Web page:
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A new model to consider when hiring employees

HiringEdward Kiledjian3 Comments

Even in the best economic times hiring a mid-to senior-level employee is an expensive proposition. Because the process is usually fairly lengthy, the hiring manager will be extra careful to ensure that they scrutinize every candidate in minute detail so that they make the best possible selection. They do not want to spend the time “getting the candidate hired” only to realize they may have made a bad decision.

For these reasons alone, many companies have chosen to go without (jeopardizing the stability of their operations) or choose to go through temporary hiring agencies. The later, allows them to bring on "no commitment" workers however there is an additional 12 to 20% premium (the agency's margin).

There is another option. Companies need to identify best-of-breed employees without necessarily making any commitments and there are qualified candidates in the market that are willing to accept temporary work assignments.

As I stated in my previous blog entry, you should evaluate every situation from different angles. Can you see the other opportunity that is right in front of your eyes? This unique combination has created an entire new hiring models: try before you buy.

This is a win-win situation. Even the most complex and bureaucratic organizations can usually bring on a temporary employee with minimal fuss. Once the employee is in the position and performing their duties, it allows the managers to properly ascertain the capacities of that employee. If the employee meets the requirements, then they can convert that position to a permanent full-time one. If the candidate does not meet the requirements, and the contractor is simply terminated, the organization has not wasted any time hiring the wrong employee.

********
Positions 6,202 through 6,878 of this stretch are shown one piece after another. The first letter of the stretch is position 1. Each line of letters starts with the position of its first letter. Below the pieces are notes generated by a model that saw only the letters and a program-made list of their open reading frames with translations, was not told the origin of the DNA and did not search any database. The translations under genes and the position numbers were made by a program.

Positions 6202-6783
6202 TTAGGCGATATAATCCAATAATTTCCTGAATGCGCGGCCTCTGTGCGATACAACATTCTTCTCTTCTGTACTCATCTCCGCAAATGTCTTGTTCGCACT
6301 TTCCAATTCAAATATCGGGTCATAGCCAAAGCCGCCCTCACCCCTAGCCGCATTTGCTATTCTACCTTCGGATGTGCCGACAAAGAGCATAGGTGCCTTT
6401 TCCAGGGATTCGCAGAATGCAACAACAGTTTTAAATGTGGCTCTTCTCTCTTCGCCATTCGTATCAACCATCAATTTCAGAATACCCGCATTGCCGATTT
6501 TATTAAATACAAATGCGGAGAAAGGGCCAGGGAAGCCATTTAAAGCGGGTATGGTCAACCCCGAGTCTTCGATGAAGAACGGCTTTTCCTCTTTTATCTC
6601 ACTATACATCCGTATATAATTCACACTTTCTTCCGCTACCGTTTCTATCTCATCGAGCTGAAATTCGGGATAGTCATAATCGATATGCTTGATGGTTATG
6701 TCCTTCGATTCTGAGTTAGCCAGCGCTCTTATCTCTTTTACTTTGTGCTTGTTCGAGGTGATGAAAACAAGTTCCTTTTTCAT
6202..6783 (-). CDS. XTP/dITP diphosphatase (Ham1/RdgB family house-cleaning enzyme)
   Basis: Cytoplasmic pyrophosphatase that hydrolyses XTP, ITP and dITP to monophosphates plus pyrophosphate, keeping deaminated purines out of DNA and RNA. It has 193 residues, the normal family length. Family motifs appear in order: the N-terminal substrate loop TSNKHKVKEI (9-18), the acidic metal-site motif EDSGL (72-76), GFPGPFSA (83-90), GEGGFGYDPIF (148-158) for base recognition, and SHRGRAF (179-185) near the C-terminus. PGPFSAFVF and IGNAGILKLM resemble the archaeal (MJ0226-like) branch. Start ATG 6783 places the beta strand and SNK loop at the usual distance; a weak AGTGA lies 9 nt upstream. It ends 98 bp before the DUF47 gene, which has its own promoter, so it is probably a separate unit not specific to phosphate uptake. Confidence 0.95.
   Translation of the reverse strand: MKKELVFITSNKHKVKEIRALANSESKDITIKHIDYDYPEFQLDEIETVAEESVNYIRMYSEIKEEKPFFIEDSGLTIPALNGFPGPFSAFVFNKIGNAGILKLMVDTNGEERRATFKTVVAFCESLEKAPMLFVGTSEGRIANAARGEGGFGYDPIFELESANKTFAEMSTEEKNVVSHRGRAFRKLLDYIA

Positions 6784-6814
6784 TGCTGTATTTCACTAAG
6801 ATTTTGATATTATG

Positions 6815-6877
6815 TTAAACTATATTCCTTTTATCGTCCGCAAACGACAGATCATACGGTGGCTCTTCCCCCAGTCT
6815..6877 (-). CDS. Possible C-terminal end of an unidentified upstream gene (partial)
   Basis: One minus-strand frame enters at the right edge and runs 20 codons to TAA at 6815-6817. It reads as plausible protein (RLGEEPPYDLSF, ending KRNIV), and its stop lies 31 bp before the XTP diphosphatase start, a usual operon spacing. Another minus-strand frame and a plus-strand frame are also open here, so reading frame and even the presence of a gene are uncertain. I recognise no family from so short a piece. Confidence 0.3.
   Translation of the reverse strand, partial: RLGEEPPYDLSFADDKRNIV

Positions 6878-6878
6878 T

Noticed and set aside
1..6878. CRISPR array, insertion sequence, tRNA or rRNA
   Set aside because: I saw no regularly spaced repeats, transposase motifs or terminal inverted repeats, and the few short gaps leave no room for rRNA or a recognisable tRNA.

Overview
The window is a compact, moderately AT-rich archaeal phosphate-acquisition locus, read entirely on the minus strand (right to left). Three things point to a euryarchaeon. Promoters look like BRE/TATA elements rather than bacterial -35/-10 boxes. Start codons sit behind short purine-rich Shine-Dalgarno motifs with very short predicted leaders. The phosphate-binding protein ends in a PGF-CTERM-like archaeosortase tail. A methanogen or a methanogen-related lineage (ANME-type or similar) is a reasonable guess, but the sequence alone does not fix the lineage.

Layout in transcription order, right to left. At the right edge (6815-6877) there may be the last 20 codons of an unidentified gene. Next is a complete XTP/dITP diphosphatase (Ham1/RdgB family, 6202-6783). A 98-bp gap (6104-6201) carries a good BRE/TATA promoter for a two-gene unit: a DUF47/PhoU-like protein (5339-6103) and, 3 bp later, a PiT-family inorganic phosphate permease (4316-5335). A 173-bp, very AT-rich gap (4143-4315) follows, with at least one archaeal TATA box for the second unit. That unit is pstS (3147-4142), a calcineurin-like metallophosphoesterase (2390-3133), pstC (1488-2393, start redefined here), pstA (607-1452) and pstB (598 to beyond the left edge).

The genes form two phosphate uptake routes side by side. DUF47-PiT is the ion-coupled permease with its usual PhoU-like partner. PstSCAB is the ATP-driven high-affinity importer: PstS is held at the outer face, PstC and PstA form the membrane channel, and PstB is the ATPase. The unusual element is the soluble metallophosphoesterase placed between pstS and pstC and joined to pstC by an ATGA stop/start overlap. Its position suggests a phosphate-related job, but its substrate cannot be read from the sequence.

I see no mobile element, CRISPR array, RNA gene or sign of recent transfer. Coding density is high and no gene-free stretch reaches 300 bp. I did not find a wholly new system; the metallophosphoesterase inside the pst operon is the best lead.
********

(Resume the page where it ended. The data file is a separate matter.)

This is also beneficial for the candidate, since it allows him or her to get back into the working environment polishing their skill set and expanding their network of contacts.

In order for this model to actually work, the rules of engagement need to be properly documented and explained ahead of time (for both the employee and hiring manager). The employee needs to understand how he or she will be judged, and under what conditions he or she may be converted to full-time. How long will the trial period last? How will success be determined? What is the process if the candidate is to be retained?

The flipside of this arrangement is also that the employee may not meet your expectations and therefore may not be converted to full-time. This process should also be predetermined. In the event that the candidate does not meet the requirements, how will they be notified?

This is one of those situations where not only the candidate but also the hiring manager needs to take a leap of faith. As a manager, you may be asking yourself if the candidate is accepting this position because they are interested or simply until they find a better opportunity. Ordinarily, many managers would be reluctant to even interview a candidate that has not worked for prolonged periods of time, however this is not a normal situation. Many qualified and hard-working individuals have been made redundant. This will be an important realization to accept quickly.

Many companies have had great success leveraging this model. It is one that has proven to be mutually beneficial for the candidate and the company. The company must be honest and straightforward in their expectations, leaving many of their preconceived biases at the door.

The candidate on the other hand, needs to accept the fact that this may or may not turn into a permanent position. If the candidate has been unemployed for an extended period of time, they may realize that their skills are not as sharp but that these types of opportunities help them get back on the saddle.


Because of the nature of the Internet, I am not sure where you are reading this from. Each jurisdiction has its own employment rules, and you should consult your legal and HR departments to determine if this model is right for you.